Told with humour and respect to the memory of someone who cannot speak for themselves, Lucy, Lucy and Me is a gentle performance with a big heart. If you get the opportunity to see this, snap it up. (I also love the 90s Toys which act as props – Fisher Price Casette Player, anyone? Also love references to BBC Narnia, a programme which my sister and I watched first on video, then on DVD. Def. a nostalgia fest for those born in the late 80s or early 90s.)   




Chat · Round-Up

Autumn Wish List.





Harry Potter and the Prisoner of Azkaban by JK Rowling. Illustrated by Jim Kay. The illustrated Harry Potter books come out around my birthday. I’ll be gutted if they change the date, with the fourth book being longer. It’s the perfect excuse to buy straight away. POA is my favourite Harry book. The clues are hidden so subtlety in the text, and I love the Marauders backstory.  

The Book of Dust – La Belle Sauvage by Phillip Pullman Another long-awaited book, also scheduled for my birthday. When I was 15, I saw His Dark Materials at the National Theatre. The daemon puppets were made by the same people who did War Horse. It was probably the most magical thing I have ever done, and it made me a fan of HDM for life. I get more out of the books with every reread. Last time I read was during my degree. I’m so due a reread. 

The Snow Angel by Lauren St John Winter magic set in the warmest of places. Read my review here. The Snow Angel will make you cry, but it warm your heart. 

One Christmas Wish by Katherine Rundell A wish made on Christmas Eve goes wrong when the ornamnets from the tree come to life and wreak havoc. In the past couple of years, some of the strongest children’s writers have turned their attention to Christmas stories, bringing a new lease of life to the most magical setting of all. 

Nevermoor: The Trials of Morrigan Crow by Jessica Townsend A cursed girl is lead to a magical city, and is offered the chance to stay there if she passes four dangerous trials. This sounds hugely exciting. Read more thoughts here

The Land of Neverendings by Kate Saunders

Humans and their toys live on beyond death, in a world powered by imagination. What if the door between these worlds was opened? An exploration of grief and sadness from the genius that is Kate Saunders. I already know this will have me soaking through tissues. 

A Pocketful of Crows by Joanne Harris

Inspired by Child ballad 295, which basically sold the story to me. It’s nice to see folk-tales having a moment. Read my thoughts here




The Polar Bear Explorer’s Club by Alex Bell A bit of winter magic bound in a cover. A trek across a winter wonderland full of fairies and snow queens, outlaws and bandits. I love Hans Christian Andersan’s fairytale, The Snow Queen. The description of snow queens and bandits reminded me of this. Can’t wait to snuggle under a duvet with a mug of hot chocolate and TPBEC. Read further thoughts here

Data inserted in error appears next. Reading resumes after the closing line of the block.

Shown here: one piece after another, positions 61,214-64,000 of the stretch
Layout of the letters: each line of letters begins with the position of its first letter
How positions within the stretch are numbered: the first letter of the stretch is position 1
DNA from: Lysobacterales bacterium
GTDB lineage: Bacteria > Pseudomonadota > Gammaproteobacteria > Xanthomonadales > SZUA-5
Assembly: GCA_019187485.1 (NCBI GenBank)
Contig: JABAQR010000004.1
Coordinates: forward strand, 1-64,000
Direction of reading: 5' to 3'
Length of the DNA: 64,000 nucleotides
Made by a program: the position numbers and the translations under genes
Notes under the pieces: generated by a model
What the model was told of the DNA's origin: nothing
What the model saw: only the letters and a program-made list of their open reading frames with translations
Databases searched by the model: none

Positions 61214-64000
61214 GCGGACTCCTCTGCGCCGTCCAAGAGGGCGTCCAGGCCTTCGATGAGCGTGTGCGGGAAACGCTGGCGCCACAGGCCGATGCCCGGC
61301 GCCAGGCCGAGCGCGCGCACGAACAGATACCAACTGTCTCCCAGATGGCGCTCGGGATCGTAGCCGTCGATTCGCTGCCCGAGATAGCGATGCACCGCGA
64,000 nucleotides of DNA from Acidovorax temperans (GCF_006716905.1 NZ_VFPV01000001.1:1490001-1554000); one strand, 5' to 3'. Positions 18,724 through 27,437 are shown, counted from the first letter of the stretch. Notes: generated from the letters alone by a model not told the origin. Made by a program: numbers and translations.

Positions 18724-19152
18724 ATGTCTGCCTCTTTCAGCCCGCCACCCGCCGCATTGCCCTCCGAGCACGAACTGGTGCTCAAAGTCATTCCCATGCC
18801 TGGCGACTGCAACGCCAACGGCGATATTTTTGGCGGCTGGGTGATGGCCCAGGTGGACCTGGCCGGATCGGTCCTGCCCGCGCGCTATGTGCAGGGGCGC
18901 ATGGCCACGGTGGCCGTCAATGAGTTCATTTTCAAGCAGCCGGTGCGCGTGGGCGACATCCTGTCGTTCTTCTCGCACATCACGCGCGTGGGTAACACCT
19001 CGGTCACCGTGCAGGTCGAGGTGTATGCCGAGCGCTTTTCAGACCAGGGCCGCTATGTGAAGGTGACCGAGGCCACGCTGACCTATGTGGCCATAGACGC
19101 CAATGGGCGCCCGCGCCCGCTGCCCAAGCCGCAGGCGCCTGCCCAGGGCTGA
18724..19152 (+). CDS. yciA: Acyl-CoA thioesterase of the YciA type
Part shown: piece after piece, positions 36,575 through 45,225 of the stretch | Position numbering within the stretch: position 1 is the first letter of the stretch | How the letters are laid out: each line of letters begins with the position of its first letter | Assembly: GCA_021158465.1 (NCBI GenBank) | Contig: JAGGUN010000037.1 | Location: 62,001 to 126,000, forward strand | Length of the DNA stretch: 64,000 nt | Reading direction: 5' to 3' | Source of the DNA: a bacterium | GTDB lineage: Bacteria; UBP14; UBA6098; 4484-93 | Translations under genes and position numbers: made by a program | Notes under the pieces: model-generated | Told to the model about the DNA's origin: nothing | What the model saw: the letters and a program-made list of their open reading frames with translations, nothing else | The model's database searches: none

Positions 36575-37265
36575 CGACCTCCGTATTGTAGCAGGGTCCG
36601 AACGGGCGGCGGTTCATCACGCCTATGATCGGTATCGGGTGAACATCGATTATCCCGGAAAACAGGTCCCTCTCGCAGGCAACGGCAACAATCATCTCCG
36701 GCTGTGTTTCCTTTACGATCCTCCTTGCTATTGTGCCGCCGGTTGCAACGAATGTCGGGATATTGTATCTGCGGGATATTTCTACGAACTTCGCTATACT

Fantastic Beasts and Where to Find Them by JK Rowling. Illustrated by Jim Kay. Seriously, Bloomsbury Children’s Books are out to bankrupt me this year. Alongside the two books featured here is the exhibition at the British Library with accompanying book. I’ve already paid for tickets, and all three books are hardback. What’s a muggle to do??! 

Witch Born by Nicholas Bowling Alyce’s mother is burned at the stake. Alyce is on the run, but her magic is bursting out of her. I love the conflict. Alyce needs to hide her identity, but hasn’t gained control of her magic. I also love the time period, and it will be a chance to refresh my knowledge of the era. Read more thoughts here

The Rise of Wolves by Kerr Thompson Innis Munro accepts a challenge: if he can jump Bonnie Laddie’s Leap he will win a fortune. Meanwhile, the wolves are rising. I have my own theory about the ending, and can’t wait to read the story. Read more thoughts here. 

Michael’s Spear by Hilton Pashley Gabriel’s Clock and Sammael’s Wings are two of the absolute best MG books of the last five years. Gabriel’s Clock was one of my favourite books as a bookseller, and it was a pleasure to read it with the children’s reading group. I have waited impatiently for the final chapter, and am pleased to tell you I am on the blog tour. 




Out Of The Blue by Sophie Cameron Angels crash land from the sky, and people track them down with an app. Next week’s WoW title. I read an extract of this last year, when it was listed for the Bath Novel Award. It got under my skin. I’ve been thinking about it all year. 

Amendment: Out Of The Blue is out in March 2018. The information I found was incorrect. I am hugely looking forward to this, so have included it here.